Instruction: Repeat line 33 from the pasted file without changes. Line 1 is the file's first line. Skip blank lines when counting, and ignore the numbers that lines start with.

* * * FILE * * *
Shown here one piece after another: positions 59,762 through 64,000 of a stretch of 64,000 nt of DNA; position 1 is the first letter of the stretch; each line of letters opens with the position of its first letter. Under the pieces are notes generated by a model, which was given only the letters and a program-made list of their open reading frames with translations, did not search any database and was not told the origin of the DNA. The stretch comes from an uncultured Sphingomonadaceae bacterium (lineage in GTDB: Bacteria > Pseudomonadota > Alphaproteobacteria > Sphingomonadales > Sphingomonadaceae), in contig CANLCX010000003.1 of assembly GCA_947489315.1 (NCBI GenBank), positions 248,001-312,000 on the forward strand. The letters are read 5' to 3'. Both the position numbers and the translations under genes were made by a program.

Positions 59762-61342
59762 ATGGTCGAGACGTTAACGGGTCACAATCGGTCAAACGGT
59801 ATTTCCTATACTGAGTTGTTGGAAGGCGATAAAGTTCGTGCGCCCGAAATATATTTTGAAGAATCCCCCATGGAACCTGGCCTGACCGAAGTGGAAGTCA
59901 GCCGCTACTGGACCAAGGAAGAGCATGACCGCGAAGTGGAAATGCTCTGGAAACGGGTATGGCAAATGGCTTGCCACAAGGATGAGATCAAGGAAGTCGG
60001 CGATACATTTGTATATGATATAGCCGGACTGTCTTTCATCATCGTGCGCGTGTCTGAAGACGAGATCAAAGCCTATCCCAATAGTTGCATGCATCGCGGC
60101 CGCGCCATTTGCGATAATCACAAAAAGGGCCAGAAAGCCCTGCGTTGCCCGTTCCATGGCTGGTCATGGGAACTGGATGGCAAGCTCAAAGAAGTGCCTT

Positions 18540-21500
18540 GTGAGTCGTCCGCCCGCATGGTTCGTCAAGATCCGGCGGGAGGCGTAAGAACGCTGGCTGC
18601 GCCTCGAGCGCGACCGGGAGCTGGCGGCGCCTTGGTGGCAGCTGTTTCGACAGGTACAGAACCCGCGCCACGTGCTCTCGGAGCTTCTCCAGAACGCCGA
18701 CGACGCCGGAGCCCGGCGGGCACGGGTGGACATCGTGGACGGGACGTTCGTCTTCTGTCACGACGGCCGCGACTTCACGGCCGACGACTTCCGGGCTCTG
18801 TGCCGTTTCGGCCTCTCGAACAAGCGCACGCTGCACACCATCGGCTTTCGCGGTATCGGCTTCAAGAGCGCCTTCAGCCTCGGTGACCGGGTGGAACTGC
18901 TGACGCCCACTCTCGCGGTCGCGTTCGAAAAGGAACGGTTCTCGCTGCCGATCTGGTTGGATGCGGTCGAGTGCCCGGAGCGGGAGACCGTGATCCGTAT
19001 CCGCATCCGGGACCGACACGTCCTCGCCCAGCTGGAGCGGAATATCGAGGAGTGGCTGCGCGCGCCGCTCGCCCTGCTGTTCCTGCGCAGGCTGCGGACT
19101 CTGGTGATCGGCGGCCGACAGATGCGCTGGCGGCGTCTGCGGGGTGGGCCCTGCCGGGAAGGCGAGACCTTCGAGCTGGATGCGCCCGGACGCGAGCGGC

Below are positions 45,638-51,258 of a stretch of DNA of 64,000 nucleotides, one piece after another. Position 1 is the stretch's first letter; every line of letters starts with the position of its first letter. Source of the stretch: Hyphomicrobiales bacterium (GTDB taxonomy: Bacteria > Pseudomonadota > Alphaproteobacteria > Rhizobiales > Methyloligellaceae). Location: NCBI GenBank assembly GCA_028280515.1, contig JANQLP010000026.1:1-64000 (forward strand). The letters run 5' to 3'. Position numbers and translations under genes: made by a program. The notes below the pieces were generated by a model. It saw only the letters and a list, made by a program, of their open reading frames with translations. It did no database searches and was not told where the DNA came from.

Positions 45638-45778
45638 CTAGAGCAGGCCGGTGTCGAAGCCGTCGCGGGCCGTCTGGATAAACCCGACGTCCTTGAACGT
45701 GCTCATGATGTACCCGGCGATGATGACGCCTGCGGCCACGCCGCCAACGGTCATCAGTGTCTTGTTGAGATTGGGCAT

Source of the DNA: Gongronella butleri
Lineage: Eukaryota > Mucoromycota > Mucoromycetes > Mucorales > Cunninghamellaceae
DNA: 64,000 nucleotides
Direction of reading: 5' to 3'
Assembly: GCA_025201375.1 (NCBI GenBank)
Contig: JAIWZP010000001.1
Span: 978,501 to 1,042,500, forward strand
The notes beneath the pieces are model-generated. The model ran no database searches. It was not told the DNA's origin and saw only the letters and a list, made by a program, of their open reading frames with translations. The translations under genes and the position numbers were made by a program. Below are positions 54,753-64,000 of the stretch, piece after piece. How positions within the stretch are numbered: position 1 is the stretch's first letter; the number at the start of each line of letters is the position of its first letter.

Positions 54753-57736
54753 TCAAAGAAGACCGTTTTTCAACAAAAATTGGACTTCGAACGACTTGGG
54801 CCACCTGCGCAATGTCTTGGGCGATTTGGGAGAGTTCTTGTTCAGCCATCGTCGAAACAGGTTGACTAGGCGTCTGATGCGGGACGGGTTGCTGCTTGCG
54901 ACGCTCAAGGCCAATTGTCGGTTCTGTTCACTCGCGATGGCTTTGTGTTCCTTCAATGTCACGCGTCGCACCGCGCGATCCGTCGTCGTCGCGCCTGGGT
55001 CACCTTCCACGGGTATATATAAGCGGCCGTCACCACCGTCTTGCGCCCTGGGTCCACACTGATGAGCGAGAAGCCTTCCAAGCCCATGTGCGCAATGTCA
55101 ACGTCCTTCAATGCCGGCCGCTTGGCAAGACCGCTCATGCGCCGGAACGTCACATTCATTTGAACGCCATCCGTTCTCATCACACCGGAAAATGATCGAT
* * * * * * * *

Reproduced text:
55101 ACGTCCTTCAATGCCGGCCGCTTGGCAAGACCGCTCATGCGCCGGAACGTCACATTCATTTGAACGCCATCCGTTCTCATCACACCGGAAAATGATCGAT